CCCP or Soviet Veteran of Labour type 2 medal. Differs from the Type 1 (fabricated from solid silver) and Type 3 (plain metal obverse) examples with its blued metal obverse and construction from silver plated tombac. This is a commonly encountered medal with over 40 million issued.
So far only able to identify this as an Ukranian medal. Any additional information much appreciated!
South African Police medal for faithful service. Obverse with “Police service” and “Polisiedienst” in raised lettering surrounding the South African coat of arms. On teh reverse “For faithful service” a horizontal raised line and then “Vir Troue Diens”. In the base of the reverse is the Sterling silver .925 and RMP hallmarks.
Around the rim the medal is named to “186.1/SERSANT. W.J COX SWAP” – Sergeant in the South West Africa Police.
1st type Spanish civil war medal.
These 1st type medals are difficult to determine from Photos only. They are considerably heavier than the later versions and the detailing is not so fine. Later issues (manufactured up until the 1990’s) are commonly encountered in their box and grease proof paper from the company INDUSTRIAS EGANA.
Obverse depicts the Spanish eagle above a shield of the different Spanish Regions and the Falange sheath of arrows. At the base is a stylized representation of a medieval knights helmet. The words “ARRIBA ESPANA” – Literally translated to “Go Spain” appear imemdiatly below the ribbon ring attachment. UNA GRANDE LIBRE IMPERIAL is inscribed around the lower rim translating to “A great free Empire”
On the Obverse the Lion of Facism is seen to defeat the Communist eagle (Curious that both sides claimed the eagle as their emblem… But then again both sides considered God to be on their side as well) under the rays of a sun burst. This scene is superimosed upon the Catholic cross. In the upper left corner can be found “17 JULIO 1936” effectivly the start of hostilities following the declaration of a Coup at 1700 that day.
Kriegsabzeichen für Hilfskreuzer or Auxiliary Cruiser badge attributed to Foerster & Barth due to marked examples existing.
Pay particular attention to the areas of fine detail to determine originality when comparing these images to examples you may have in your possesion or you are interested in acquiring. Note that the gold wash can extend to the rear of the badge or not be present as in this case. I would strongly suggest not considering the “Paintjob” when evaluating this particular Aux cruiser badge from this manufacturer.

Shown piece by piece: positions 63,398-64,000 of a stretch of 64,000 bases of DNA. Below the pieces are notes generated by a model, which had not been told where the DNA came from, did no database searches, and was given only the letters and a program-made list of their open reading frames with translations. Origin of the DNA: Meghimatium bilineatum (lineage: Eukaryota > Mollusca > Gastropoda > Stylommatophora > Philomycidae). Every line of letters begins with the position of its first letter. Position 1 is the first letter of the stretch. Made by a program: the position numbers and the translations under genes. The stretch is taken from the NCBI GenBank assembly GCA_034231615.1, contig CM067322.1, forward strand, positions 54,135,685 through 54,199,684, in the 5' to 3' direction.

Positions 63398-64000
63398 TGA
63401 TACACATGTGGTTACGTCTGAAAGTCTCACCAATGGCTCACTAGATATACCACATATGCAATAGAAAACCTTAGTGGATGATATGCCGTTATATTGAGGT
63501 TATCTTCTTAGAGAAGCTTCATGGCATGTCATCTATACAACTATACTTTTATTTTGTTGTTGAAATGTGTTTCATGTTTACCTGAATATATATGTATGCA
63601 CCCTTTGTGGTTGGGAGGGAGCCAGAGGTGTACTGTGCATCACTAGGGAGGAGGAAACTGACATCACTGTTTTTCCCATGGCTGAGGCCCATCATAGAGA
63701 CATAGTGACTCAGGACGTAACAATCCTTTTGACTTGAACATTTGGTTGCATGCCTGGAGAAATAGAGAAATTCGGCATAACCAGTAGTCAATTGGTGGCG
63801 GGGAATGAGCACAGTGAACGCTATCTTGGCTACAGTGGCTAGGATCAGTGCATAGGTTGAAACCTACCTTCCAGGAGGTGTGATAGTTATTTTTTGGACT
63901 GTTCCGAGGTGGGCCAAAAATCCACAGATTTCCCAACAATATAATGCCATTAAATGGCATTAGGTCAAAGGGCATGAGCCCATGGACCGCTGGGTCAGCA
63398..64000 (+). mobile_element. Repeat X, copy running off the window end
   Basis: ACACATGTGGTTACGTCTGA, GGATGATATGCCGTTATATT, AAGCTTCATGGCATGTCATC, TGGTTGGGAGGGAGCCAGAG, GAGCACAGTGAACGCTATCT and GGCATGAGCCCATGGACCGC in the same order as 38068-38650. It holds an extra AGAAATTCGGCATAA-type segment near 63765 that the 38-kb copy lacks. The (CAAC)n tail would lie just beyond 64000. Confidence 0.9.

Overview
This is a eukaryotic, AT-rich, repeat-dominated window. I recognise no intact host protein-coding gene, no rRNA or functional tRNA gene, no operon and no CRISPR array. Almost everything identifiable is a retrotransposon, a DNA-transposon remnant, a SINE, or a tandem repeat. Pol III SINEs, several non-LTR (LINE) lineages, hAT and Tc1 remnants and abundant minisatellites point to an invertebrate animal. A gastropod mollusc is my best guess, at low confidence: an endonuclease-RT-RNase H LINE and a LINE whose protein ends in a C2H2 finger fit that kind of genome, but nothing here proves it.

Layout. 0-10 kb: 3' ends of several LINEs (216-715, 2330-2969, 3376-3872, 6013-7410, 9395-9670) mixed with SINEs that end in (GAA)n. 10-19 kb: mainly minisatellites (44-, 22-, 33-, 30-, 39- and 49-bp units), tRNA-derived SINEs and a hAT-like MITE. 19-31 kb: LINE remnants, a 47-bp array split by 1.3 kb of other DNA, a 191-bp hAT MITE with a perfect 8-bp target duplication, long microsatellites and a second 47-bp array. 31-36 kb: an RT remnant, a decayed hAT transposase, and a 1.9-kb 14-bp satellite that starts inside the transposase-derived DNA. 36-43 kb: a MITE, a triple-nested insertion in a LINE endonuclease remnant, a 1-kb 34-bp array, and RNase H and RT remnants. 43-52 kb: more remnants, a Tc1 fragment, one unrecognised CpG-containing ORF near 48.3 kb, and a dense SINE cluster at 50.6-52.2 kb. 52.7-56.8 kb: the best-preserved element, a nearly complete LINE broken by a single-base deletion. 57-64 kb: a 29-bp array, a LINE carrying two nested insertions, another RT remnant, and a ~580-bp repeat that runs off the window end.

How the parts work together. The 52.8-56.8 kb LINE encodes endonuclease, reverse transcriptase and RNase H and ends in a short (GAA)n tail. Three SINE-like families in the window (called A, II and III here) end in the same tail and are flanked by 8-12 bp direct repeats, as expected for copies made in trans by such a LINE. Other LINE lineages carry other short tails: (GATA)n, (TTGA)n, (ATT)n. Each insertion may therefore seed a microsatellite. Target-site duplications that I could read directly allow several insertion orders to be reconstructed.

The USA was no different from other allied nations and at the end of the great war (world war one) issued an inter allied victory medal. Notable about the USA victory medal is that the USA was the only country to issue bars shwing either the zone of service or particular battles or engagements.
Crimea war medal 1854-1856 with one of the five possible clasps – Sebastopol. Whislt the condition is “well loved” as a used car dealer would say the naming on the rim is very interesting.
LIEGEOLS or LIEGEOIS with no unit makes me think it has been issued to a French soldier. However to complicate matters further the French in the time of the crimean campaign (1854-6) LIEGEOIS were a Belgian unit serving with the French forces. Would the medals be named to a unit directly? Or is this a surname for a Soldier with some family conection to Liege?
WW1 British war medal trio of 1914 15 star, british war medal and victory presented to M2-103627 PTE W.D.TURNER ASC, a private in the Army service corps.
If anyone can explain the Soldiers prefix of M2- and its significance I would appreciate it!
The German wound badges were awarded in both the first and second World wars and principally in three grades – Black (Wounded once), Silver (3 wounds) and Gold (5 times wounded) – however in the event of the soldiers death any one of the grades could be awarded.
Shown here is a frequently encountered Stamped steel WW1 version.
Croix du Guerre WW1 France. The set are of four dates. The 1914-1918 the most common, you find easy.